Our Berkshire pigs have now left the farm to make room for two new piglets due in April. Having worked with various breeds of pig at the Care Farm over the years, we all agree that the friendliest pigs were our Large Blacks from Mike at HMP Hewell. These lovely girls would happily roll over to enjoy a good belly rub and we are awaiting news of a new litter. If anyone is interested in sponsoring a pig for your freezer we will be glad to take care of everything for you.
This spring, as in previous years, will see us incubating any fertile eggs we are lucky enough to be donated. We are hoping our ducks will decide to sit on their own eggs once the weather warms up, and we will be buying in twenty day old chicks to raise and sell on as point of lay pullets.
As well as caring for our animals, we try to be as self-sufficient as possible. Seeds will be sewn and potting areas are prepared. When the seeds begin to sprout and grow we hope to end up with a wonderful variety of fresh herbs, salads and vegetables to use in our delicious home-cooked lunches. We also like to grow flowers to decorate our dining table and give the place a homely feel.
The polytunnel which we fundraised for in 2015 is a tremendous asset. It provides a space, whatever the weather, where we can work. The more physically active of us have helped to build and fill some new raised beds. The less physically active of us enjoy sitting under cover to plant seeds and bulbs. The process of planting, growing, harvesting, preparing, cooking and eating our own produce offers huge health benefits for everyone at the Care Farm.
**Gardening is an area where we need more volunteers to help us. If you are a keen gardener with a couple of hours to spare each week we would love to hear from you.**
With self-sufficiency playing such an important role, it is our aim to introduce a wider variety of fruit onto the farm. We plan to build a fruit cage, plant an edible hedge and create a small orchard of apples, pears, plums and cherries which will also provide some shade for our free range hens. It’ll be great to make pies, crumbles, jams, chutneys and jellies from our home grown produce. You can buy our Care Farm preserves at our next Pop-up market on Saturday 22nd April. Keep an eye on our website for more details about this forthcoming event.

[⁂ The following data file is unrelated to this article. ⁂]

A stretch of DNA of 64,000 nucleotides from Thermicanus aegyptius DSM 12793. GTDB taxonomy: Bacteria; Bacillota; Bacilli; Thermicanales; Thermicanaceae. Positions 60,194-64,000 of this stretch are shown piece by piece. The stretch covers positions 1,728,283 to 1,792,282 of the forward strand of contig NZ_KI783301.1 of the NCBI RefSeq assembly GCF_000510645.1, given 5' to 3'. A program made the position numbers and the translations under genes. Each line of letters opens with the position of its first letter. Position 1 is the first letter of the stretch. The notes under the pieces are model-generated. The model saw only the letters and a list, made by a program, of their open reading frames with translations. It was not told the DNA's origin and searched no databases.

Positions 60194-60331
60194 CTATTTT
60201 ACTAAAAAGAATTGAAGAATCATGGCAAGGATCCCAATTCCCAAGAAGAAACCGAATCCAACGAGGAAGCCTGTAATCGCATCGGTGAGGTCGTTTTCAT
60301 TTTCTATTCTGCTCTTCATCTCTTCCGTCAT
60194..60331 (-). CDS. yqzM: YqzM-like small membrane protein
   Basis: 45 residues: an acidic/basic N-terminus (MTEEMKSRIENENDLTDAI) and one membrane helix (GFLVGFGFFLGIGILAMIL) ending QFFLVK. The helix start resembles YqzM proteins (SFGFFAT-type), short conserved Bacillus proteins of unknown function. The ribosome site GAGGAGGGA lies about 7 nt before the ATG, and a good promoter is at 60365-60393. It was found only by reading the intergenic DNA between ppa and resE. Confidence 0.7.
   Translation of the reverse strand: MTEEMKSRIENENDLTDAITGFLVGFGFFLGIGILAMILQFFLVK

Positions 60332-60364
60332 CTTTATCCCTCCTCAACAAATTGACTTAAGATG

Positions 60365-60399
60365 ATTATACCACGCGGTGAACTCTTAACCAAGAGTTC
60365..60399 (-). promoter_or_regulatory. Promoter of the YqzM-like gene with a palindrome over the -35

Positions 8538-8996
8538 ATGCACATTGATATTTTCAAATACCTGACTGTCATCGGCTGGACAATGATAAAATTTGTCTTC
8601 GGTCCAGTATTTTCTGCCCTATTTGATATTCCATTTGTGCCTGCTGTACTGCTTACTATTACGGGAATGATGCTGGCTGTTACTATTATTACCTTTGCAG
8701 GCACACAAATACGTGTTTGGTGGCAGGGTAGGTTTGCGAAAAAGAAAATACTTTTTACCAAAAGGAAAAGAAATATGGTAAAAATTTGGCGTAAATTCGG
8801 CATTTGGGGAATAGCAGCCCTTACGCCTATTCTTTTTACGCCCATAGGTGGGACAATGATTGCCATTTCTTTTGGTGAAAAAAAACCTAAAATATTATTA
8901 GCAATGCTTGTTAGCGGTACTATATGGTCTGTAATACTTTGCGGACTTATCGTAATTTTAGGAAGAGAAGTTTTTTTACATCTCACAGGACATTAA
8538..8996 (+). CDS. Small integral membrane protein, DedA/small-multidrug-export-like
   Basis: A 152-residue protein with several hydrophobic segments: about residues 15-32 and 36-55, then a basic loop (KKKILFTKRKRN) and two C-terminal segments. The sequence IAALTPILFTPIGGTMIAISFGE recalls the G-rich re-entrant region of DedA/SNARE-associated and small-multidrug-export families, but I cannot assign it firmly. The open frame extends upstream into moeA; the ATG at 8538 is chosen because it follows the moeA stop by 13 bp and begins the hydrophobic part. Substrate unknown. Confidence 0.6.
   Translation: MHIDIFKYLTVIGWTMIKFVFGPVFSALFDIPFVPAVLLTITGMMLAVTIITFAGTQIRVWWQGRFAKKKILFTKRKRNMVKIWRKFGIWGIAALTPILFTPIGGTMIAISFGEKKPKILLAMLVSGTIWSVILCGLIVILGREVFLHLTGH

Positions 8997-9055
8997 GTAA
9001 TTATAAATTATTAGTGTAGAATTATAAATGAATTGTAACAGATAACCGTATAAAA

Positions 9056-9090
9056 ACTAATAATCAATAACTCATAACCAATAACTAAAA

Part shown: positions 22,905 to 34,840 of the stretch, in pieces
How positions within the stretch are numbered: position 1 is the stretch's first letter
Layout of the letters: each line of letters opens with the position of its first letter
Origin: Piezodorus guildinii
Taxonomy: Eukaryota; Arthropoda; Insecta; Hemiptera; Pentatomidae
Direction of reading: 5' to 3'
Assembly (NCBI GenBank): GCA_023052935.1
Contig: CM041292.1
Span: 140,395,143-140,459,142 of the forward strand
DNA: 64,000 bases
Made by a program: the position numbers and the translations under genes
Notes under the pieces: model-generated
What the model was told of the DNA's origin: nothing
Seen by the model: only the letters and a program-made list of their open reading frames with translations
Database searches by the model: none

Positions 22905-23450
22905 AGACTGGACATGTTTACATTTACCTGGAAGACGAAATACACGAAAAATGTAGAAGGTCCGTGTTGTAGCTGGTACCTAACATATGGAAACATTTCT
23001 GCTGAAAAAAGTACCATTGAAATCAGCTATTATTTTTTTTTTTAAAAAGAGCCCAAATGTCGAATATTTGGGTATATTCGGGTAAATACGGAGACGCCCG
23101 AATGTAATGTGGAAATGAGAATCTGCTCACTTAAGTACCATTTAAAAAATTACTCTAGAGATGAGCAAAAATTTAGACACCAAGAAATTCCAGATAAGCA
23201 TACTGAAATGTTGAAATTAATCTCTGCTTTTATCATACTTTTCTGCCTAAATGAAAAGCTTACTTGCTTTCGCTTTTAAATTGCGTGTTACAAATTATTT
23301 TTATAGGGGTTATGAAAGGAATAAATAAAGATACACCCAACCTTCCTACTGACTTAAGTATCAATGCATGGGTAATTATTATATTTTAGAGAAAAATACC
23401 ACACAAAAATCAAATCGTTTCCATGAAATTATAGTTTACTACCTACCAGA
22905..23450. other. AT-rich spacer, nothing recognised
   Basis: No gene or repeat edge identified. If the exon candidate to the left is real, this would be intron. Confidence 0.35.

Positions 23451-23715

Don’t forget to keep up to date with what we’re doing at Wick Care Farm by following us on Facebook – find the link on our homepage.
We had an absolutely lovely time at our Christmas Market on Saturday 26th Novemeber. A BIG thank you to all who helped, supported and donated towards the day's success. Thank you to the stall holders who joined us, and an even BIGGER thank you to all who attended. We hope you enjoyed it as much as we did!
Here are a few photos from the day...
On Saturday 24th September, Wick Care Farm opened its gates to raise money for Macmillan’s World’s Biggest Coffee Morning. Having had a very successful event on the previous two years, the team were prepared for a busy morning. The field had been mown into a car park with volunteers at the ready with a warm welcome and clear directions.
Inside, the tables were groaning under the weight of a delicious array of home-made scones, flapjacks and cakes of every flavour with not a single soggy bottom in sight. The smell of fresh coffee percolated the air as the first guests were greeted and faced with the difficult question of which cake to choose. The tables looked delightful dressed with colourful table cloths and flower arrangements. Raffle tickets were in great demand thanks to the many donations of desirable prizes.
The Care Farm used the opportunity to sell some of their jams, chutneys and plants and to invite the local community to enjoy their facilities. Tours of the Care Farm were another popular aspect of the morning with people, who benefit from attending this Day Opportunity, keen to show visitors around and tell them how they enjoy being part of this very special place. Visitors were introduced to the animals and amazed by the variety of tomatoes and other plants being grown there.
As the final visitors drove away with happy smiles and plates of cakes, the money was counted and a grand total of £604 for Macmillan was announced with Gift Aid yet to be added.
The team at Wick Care Farm want to say a massive thank you to everyone who supported this worthwhile event and look forward to welcoming one and all to their Christmas Market on Saturday 26th November.
Open Farm Sunday turned out to be a great success. At least 200 people came and had a look around and took part in the activities on offer. There was a great mix of people of all ages from babes in arms to grandparents and seniors. We were lucky with the weather which made it easier; however, a few people said it was too hot to walk the mystery trail! Tom, aided by Zac in the trailer, did not stop doing trailer rides - 7 times they set off with a full load down to the river where they ate peas and listened to Tom answer questions on the farming, wildlife and conservation. The Care Farm animals proved very popular too, especially the ducklings who looked cute and quacked away merrily and our large black piglets who performed to order by lying down to have their bellies rubbed when given the right fuss. Other activities included a mystery trail, planting bean or pea seeds in a newspaper pot, a pollinator survey, looking at a beehive and equipment, handling and experimenting with different types of soil, digging for mini-beasts and crafts. There was a steady flow of people seeking refreshments and the atmosphere was happy and relaxed. Many thanks to everyone who came and for all the positive comments made on the feedback forms. Also many thanks to all our helpers - we could not have done with out them.... We hope to do it again next year.